Church in India

Hey, could someone please help me out, I’m a bit confused:

I’m trying to create a graphic representation of the splits which divided the “One Holy Catholic and Apostolic Church” into the different communions we have today (Catholic, Eastern Orthodox, Oriental Orthodox, Assyrian Church of the East…).

I’m finding it extremely hard to find concise, clear info on the Churches of India, and which communion they fit into.

I know that at some point in time the Church in India was the Assyrian Church of the East, but that some later aligned with the Syriac Orthodox Church (Oriental Orthodox Communion). And i know that there are two groups in communion with the Pope of Rome, one Syriac and one Chaldean in rites.

Do i have that all right?

Where might i find clear, concise info on all the different groupings of Indian Christians, excluding protestant/Anglican groups.

Anyone from one of these ‘Mar Thoma’ groups care to illuminate me on the situation of whichever church they belong to?


And then the Syriac Orthodox are themselves divided into two groups: one that recognizes the Syriac Patriarch of Antioch, and another that is under the Catholics of India (can’t think of his exact name).

The Mar Thomas are basically Eastern-rite Protestants.

The Church in India was once part of the Church of the East. They were then converted to the Catholic Church. The Catholic missionaries were rather oppressive so a large portion of the Indian people rejected them and went into communion with the Syrian Orthodox. These are the Malankara Orthodox. Some have come back into communion with Rome but some have not. So now in India there are the Malankara Catholics and the Malabar Catholics and the Malankara Orthodox which is in communion with the Syrian Orthodox.

The Church of the East has also split into the Ancient Church of the East and the Church of the East. The latter recognizes the Patriarch in raq. The first has a Patriarch in Chicago.

Awesome, thanks.

Two more questions, based on that:

Which of those groups of Christians has a Chaldean liturgy? I’m not seeing how any of those groups would come into communion with the Chaldeans, but i read that one of the Eastern Catholic groups in India is Chaldean. Is this true?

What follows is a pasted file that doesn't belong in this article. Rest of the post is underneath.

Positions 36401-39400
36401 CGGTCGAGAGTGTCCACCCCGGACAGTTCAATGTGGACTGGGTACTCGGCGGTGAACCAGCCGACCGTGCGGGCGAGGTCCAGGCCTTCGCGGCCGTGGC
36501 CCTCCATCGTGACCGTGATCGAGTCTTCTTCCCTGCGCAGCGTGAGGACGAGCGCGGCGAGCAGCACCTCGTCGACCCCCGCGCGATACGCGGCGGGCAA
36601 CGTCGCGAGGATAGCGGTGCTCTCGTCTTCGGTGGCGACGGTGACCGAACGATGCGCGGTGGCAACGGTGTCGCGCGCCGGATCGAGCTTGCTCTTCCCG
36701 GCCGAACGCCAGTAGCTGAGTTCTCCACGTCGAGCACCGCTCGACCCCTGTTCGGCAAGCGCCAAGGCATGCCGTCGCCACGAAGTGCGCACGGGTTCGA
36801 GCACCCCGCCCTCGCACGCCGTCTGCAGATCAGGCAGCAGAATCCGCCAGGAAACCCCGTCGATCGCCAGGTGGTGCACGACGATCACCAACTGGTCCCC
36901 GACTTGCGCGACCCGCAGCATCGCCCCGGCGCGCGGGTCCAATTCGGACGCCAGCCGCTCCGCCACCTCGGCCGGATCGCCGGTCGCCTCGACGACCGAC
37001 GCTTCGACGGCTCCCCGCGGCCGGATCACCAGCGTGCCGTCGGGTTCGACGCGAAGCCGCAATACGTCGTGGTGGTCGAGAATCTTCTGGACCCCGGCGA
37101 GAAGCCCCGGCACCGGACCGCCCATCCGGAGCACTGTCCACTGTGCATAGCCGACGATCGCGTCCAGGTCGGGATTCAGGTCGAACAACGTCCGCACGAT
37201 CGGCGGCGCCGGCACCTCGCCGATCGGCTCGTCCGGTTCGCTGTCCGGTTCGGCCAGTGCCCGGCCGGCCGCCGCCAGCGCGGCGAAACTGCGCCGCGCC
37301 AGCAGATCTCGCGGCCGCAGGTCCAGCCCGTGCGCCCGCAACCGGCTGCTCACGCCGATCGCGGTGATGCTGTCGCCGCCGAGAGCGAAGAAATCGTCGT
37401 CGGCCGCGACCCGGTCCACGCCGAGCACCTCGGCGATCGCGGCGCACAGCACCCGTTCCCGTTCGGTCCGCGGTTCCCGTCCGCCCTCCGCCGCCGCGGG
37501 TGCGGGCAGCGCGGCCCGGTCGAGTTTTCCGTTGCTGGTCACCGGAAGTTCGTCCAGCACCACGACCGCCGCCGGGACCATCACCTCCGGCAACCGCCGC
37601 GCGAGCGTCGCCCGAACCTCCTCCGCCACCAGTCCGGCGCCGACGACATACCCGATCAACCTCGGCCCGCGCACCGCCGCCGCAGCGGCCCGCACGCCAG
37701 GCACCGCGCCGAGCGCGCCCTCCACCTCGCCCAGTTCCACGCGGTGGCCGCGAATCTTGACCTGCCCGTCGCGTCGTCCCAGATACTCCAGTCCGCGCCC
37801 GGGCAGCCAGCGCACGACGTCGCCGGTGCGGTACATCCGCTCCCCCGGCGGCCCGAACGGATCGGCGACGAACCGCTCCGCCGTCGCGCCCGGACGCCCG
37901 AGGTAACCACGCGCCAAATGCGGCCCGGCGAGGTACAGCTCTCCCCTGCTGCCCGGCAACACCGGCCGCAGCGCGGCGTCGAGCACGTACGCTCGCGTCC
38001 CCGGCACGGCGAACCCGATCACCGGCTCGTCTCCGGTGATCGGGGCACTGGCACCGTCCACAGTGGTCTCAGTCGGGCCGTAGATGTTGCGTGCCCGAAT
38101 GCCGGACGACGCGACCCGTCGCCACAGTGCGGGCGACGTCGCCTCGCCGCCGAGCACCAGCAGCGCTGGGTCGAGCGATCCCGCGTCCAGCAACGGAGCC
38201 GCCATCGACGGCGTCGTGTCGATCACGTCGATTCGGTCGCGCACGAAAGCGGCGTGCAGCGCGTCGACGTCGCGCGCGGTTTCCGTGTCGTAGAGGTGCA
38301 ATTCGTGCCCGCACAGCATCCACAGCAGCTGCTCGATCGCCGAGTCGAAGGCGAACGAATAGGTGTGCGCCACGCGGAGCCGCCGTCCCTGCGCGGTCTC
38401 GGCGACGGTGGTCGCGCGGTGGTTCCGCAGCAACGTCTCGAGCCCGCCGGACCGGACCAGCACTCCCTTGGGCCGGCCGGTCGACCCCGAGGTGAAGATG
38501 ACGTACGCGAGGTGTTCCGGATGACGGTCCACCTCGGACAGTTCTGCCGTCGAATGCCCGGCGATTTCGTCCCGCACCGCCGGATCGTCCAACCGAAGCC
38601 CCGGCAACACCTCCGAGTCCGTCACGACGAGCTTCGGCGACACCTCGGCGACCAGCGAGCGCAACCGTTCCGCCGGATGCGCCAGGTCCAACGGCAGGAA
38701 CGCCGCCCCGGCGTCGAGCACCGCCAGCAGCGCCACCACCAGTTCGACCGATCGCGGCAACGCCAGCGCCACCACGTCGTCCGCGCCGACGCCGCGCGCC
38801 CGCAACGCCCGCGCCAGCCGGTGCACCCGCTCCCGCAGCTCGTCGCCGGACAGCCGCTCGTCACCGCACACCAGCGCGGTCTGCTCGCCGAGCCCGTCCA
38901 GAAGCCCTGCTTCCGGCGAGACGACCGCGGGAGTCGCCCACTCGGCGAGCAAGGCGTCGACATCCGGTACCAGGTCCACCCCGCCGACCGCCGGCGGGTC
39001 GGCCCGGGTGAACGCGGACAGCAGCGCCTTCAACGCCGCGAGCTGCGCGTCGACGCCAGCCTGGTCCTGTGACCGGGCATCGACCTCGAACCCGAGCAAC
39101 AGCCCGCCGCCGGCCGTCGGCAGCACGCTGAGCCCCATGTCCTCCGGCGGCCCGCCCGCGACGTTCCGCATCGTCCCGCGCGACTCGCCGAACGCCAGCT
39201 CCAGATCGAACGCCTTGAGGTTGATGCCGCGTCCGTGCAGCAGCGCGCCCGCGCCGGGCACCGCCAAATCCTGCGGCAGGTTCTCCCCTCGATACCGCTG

The Malabar Church is Chaldean Rite.

The Iraqi Christians are Chaldean. That is the Church of the East and Ancient Church of the East. I am not sure which of these two the bishops are from that are seeking communion with the Chaldean Catholics.

I can answer that. It all has to do with rival pariarchates.

There were quite a few leading Bishops around mesopotamia in the early Church. Theoretically they were under the control of Antioch once the notion of the Pentarchy developed. In 410 the Christian communities of Mesopotamia renounced all subjection to Antioch and the “Western” bishops and the Bishop of Seleucia-Ctesiphon assumed the rank of Catholicos (later, Patriarch of Babylon was added to that). This was the consolidation of the Assyrian Church of the East. In 431 at the Council of Ephesus, Nestorius was condemned. The Assyrian Church refused to ratify this condemnation, thus becoming the first group to break of from the One Church.

In the 15th century, The Assyrian Church made the Patriarchy hereditary. A group of Assyrians who did not agree with this decision elected a rival patriarch, who sought communion with the Catholic Church in Rome. This was accepted, although he eventually returned to the Assyrian Church. Then, the Pope appointed a new Patriarch to replace him. These people under him, and the other Assyrians who joined under him over time, became the Chaldean Catholic Church.

The second most recent Patriarch of the Assyrian Church of the East, Mar Eshai Shimun XXIII fled to the US during the Assyrian diaspora. In 1973, he became convinced he was allowed to marry based on canon law, and took a wife.

Because of some some liturgical reforms Mar Eshai Shimun made, in 1968 Mar Thoma Darmo, based at Trichur, split from the Church of the East, and became head of the **Ancient Assyrian Church of the East **in 1968 and relocated his see to Baghdad.

Mar Eshai Shimun XXIII tried to resign due to health reasons but was urged to stay. In 1975, he was assassinated. In a council following his death, the hereditary patriarchate was abolished and the current patriarch, Mar Dinkha IV, former bishop of Tehran, to the patriarchate. Mar Dinkha, as Patriarch of theAssyrian CHurch of the East, signed a common Christological document with JPII in the 90s, and this year declared his Church’s intent to unite with the Chaldean Catholic Church, and thus, the Bishop of Rome as well.

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